Former Governor Bob McDonnell thought much the same thing. In 2013, he proposed a series of bills meant to fast-track the restoration of voting rights for non-violent felons. The bill died in committee, but McDonnell recognized what governors like Tim Kaine had acknowledged before him: that the United States is a nation of laws and he did not have the authority to rewrite the law as he pleased.

Perhaps anticipating difficulty in convincing the Republican-dominated General Assembly to pass the law he wanted, McAuliffe has borrowed from the Barack Obama playbook — rewrite the law by executive decree.

Not surprisingly, his sweeping action is being negatively received. ” I am stunned at his broad and unprecedented view of executive power, which directly contradicts how past Governors have interpreted their clemency powers,” said House Speaker William J. Howell, “and I am stunned at his willingness to restore the rights of the most heinous criminals without batting an eye.” He continued:

There are significant constitutional and legal questions regarding the Governor’s authority to take such drastic action.  No Governor in the history of Virginia has accepted such a sweeping view of executive power.  A.E. Dick Howard notes in his commentaries that Governors have considered the “restoration of civil disabilities on an individual basis.”  The Supreme Court has acknowledged the Governor’s authority on the restoration of rights, but only in the context of requests made by individuals.  The Court does not appear to have ever contemplated the view taken by the Governor.  Most recently, in 2010, counsel to Governor Tim Kaine said ‘a blanket order restoring the voting rights of everyone would be a rewrite of the law rather than a contemplated use of the executive clemency powers.’

We’re not talking about technicalities here. An important policy question is whether restoration should extend to all felons regardless of their crimes, such as murder, rape, child rape, and kidnapping. Any policy, suggested Howell, “should take into account the nature of the crimes committed, whether they have paid back their victims and the court system, and their willingness to serve as productive members of society.”

Another question is how to implement the law. Writing to the American Civil Liberties Union of Virginia in 2010, Mark Rubin, counselor to Kaine, warned of several practical problems that McAuliffe will be sure to encounter as he tries to implement his edict:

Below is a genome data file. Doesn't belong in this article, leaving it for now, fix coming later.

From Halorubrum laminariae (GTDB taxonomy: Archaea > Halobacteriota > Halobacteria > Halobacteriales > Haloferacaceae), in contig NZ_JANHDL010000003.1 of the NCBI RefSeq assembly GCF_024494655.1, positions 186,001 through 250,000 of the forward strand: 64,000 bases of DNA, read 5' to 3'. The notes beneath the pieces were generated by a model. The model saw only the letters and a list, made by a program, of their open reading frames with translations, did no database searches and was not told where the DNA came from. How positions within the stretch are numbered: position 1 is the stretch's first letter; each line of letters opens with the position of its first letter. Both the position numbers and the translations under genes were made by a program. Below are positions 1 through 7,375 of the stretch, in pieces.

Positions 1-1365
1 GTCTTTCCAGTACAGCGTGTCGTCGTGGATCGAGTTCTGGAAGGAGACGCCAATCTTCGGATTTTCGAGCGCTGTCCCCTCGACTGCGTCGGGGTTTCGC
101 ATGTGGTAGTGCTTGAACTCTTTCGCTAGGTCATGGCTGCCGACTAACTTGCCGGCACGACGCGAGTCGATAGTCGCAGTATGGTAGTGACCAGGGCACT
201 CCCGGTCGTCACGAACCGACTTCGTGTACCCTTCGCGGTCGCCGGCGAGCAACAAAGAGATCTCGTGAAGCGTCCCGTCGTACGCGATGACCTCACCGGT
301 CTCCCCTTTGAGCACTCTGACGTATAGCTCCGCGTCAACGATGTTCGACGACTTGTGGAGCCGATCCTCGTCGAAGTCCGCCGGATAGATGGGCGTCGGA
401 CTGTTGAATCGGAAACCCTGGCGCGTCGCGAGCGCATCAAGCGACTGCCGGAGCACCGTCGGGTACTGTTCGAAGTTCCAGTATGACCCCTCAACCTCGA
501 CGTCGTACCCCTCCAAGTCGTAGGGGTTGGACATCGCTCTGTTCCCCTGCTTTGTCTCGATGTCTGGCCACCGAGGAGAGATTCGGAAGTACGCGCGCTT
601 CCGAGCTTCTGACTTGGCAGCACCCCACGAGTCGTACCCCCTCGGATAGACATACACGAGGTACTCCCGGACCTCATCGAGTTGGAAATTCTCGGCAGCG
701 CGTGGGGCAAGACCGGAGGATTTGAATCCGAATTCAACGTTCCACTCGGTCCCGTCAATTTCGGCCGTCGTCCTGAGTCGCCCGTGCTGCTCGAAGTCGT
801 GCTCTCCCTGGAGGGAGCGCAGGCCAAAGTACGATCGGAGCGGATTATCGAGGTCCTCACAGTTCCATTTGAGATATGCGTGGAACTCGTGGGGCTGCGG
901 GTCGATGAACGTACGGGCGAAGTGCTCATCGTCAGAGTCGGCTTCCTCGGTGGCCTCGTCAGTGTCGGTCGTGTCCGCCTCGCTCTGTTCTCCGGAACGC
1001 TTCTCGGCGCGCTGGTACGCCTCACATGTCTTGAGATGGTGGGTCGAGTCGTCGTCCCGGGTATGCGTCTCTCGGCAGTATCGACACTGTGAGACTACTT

Neither the information about voting registration concerning whether a felon has completed his sentence are completely available in centralized state records as they are in other states you cited as models. For example, information about whether a felon has complied with court orders including the payment of restitution to the crime victim or whether the individual has successfully met the terms of probation or parole supervision is only available in local court records. Without having this information available in centralized data bases, a blanket restoration of rights for those who have completed their sentences would place an unprecedented burden on local registrars to determine whether a felon is actually qualified to register. It could also lead to significant confusion in the election process with disputes about an individual’s voting status. The risk of undermining the integrity of the election process is not one the Governor is willing to take as he leaves office.

Kaine said individual felons should be encouraged to petition to have their rights restored, and the law should be changed to see to it that lifelong voting disenfranchisement is not an automatic consequence of felony conviction. But the governor could not unilaterally change the law himself. “The Governor,” wrote Rubin, “will be glad to continue to work … to ultimately persuade the General Assembly that this distinction is one to erase.”

Remarkably, in his announcement Friday, McAuliffe provided no legal justification whatsoever for his action — not even a fig leaf of a justification — nor did he refer to any bills he failed to get bills through the legislature as justification for conducting an end run around the General Assembly. His action looks like a raw power grab times designed to infuriate Republicans and mobilize the African-American vote in November.

Bacon’s bottom line: I defended McAuliffe when legislators tried to pack the GoVirginia board with their own appointees, an unjustified legislative intrusion into executive authority. (See, “Here, Piggy, Piggy!”) Now it’s time to call McAuliffe on the reverse — an usurpation of legislative power. I’m not sure what happens from here. Presumably, lawsuits will be filed. Perhaps the General Assembly will take some official action. One way or the other, McAuliffe needs to be reigned in.

JMU’s War on Men

James Madison -- now rolling in his grave

James Madison — now rolling in his grave